Shindo Tsuji: A Lifetime of Forgetting

Face, 1956

In 1948 the respected Zen elder Ian Kishizawa told the sculptor Shindo Tsuji, “Forget whatever you can and express whatever remains.” Despite its enigmatic and paradoxical quality, this typically Zen-like admonition nevertheless manages to sum up the career of Tsuji (1910 – 1981), an important Japanese sculptor whose centenary is being celebrated by a major retrospective at Kamakura Museum of Art.

Tsuji’s early career is the familiar tale of a young provincial coming to sup at the fountain of metropolitan sophistication, and seeking to make a name for himself by acquiring the expected styles and techniques. After moving to Tokyo from his home village in Tottori prefecture in 1931, he studied Western-style painting at the Independent Institute of Art, before switching to sculpture, in which his main influence was the naturalism of the French sculptor Auguste Rodin.

Han-Shan, 1958
Working in wood, early works, like Summer Morning – Master Denchu Hirakushi Aged Seventy (1941) and Poet – Study for Yakamochi Otomo (1942), won praise for their realism, despite the fact that the statue of Yakamochi Otomo looks very different from how we would imagine a poet of the Nara period (710 – 794) to look. By this time Tsuji was exhibiting his work as a member of the Japan Art Institute Exhibition.

Having learnt much, the rest of his career, in accordance with the instruction given by Kishizawa, was a kind of forgetting. This journey led him to greater expressiveness as well as a more profound interaction with his materials. A key event in this respect was moving to Kyoto, where in 1949 he took up a teaching post at the Kyoto City School of Art (today’s Kyoto City University of Arts). At that time, even in the center of Kyoto you could find kilns turning out pottery. To someone like Tsuji, who had already sculpted in wood, plaster, and bronze, it seemed only natural to turn to ceramics as a medium of expression.

There is something anthropomorphic about wood. It seems to cry out to be carved into human-like figures, as evident in Tsuji’s work. But clay is a different matter. By switching to ceramics, Tsuji’s sculpture was able to take a more abstract route, while also providing inspiration to avant-garde ceramicists like Kazuo Yagi and the Sodeisha group who wanted to escape from functionality and treat ceramic works as pure objets d’art.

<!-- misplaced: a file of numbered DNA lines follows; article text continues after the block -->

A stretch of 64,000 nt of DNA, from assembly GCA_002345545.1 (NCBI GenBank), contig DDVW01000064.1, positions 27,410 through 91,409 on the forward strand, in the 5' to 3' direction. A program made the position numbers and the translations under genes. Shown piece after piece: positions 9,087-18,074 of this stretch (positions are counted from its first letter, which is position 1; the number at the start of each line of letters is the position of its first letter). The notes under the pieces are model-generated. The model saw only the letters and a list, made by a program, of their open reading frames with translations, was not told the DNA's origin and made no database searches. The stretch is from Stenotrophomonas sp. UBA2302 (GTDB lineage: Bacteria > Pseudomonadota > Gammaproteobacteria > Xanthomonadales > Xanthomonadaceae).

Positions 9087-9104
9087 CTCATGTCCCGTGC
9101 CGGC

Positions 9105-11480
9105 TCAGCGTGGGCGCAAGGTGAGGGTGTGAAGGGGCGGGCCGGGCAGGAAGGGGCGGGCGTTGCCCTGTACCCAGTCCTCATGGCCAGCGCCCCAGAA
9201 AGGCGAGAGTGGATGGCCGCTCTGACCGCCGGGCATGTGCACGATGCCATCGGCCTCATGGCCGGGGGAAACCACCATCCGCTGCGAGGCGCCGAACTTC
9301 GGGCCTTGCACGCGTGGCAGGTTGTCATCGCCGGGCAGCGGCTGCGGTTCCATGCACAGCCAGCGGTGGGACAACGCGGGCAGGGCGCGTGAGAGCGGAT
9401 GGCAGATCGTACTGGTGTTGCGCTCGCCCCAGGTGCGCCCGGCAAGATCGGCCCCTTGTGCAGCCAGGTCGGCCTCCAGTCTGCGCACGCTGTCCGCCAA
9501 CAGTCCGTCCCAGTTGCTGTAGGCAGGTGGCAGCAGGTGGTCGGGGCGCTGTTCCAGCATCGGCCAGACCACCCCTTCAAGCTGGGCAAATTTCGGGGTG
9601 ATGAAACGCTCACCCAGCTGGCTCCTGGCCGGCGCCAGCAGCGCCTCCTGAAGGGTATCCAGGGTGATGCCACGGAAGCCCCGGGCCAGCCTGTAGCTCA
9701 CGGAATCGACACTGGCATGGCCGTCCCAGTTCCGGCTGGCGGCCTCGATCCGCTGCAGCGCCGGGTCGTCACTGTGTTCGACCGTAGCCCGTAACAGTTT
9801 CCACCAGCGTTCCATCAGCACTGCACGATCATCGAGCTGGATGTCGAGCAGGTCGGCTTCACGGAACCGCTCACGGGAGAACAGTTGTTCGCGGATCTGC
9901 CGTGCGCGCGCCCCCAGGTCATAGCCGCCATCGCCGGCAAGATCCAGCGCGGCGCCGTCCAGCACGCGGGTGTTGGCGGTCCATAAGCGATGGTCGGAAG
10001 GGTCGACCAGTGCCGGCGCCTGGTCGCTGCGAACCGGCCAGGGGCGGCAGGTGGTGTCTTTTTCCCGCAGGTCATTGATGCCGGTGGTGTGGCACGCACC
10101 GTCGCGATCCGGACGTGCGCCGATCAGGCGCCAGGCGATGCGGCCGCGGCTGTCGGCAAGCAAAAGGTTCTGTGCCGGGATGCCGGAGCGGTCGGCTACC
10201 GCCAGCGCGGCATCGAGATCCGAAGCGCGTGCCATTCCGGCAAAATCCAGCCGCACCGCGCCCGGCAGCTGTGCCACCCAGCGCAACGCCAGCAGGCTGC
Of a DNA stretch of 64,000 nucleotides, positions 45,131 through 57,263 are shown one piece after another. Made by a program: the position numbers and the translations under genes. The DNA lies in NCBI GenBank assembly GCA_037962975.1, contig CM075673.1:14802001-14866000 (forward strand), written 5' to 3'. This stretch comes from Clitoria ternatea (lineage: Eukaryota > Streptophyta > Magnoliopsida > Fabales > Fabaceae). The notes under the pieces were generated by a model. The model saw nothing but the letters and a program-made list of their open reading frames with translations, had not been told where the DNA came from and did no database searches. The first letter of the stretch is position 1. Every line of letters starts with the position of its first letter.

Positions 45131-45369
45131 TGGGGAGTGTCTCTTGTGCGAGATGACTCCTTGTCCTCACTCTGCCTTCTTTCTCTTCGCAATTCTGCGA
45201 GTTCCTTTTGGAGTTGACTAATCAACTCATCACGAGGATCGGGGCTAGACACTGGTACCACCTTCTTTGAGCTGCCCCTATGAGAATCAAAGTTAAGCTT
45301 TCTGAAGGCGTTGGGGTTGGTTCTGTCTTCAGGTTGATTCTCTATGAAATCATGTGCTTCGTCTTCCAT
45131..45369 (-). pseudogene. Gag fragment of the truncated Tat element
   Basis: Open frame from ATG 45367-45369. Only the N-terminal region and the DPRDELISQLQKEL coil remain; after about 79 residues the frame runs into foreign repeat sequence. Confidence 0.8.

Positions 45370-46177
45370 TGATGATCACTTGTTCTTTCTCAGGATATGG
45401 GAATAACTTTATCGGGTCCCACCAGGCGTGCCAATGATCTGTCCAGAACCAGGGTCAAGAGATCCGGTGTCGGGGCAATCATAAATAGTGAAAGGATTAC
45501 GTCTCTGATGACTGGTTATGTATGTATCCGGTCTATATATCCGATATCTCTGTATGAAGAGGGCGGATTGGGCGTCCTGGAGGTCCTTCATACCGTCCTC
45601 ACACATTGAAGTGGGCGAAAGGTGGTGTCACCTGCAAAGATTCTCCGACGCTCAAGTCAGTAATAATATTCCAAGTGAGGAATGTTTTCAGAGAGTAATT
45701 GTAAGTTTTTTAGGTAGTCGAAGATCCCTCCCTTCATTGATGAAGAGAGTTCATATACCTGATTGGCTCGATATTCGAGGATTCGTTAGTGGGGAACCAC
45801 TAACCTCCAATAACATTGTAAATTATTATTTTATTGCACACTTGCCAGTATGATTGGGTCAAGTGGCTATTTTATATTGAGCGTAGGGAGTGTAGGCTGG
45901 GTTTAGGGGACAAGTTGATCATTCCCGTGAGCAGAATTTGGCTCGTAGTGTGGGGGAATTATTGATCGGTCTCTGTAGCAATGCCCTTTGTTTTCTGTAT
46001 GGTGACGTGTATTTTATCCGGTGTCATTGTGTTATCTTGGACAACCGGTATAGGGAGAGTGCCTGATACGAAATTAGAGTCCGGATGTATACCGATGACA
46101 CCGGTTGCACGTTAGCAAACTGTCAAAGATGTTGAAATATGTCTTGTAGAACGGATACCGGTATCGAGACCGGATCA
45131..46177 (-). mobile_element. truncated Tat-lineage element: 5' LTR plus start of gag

Head of a Cat, 1956
Working with clay enabled Tsuji to forget what he had known before and to respond afresh to the qualities of the new material. This gives these works a particular freshness and sense of discovery. Rather than working from models, as he had done with his wood sculptures, he now used his own internalized concepts as points of departure for increasingly abstract sculptures. While Cat (1956) is still just recognizable as a cat, Head of Cat (1956) is not. Only after reading the name plate, do we perceive with a sudden pleasurable jolt the sculpture’s feline essence. His ceramic sculptures from this period represent the acme of his art, something that was recognized when he was selected to represent Japan at the 1958 Venice Biennale.

His work also shows a noticeable tendency towards chunky, block-like works, like Man Sitting on a Chair (1957) and Mountain Man (1957). These have an almost architectural feel, looking like the kind of buildings you might find on some alien world. As a devout Zen Buddhist himself – he had become a priest in 1938 – some of the ideas that spurred such abstract sculptures were from Buddhist traditions. For example, one of the works shown at the Venice Biennale, the bulky-looking Han-shan (1958) was inspired by the 9th-century Chinese poet Han-Shan, revered in Zen Buddhism as an incarnation of the Bodhisattva Manjusri.

Despite their abstract style, these works retain a hint of the figurative, something that helps to unlock them for most viewers. However, Tsuji yearned for greater esotericism. In his subsequent career he produced pieces that moved towards greater abstraction through flatness. Looking like pieces of wall removed from some adobe desert village, these works combine warm textures with reticent formal qualities. Somewhat limited as works of art, they seem more conducive to states of Zen meditation, perhaps expressing whatever remained after a lifetime of forgetting.

The Japan Times
11th February, 2011

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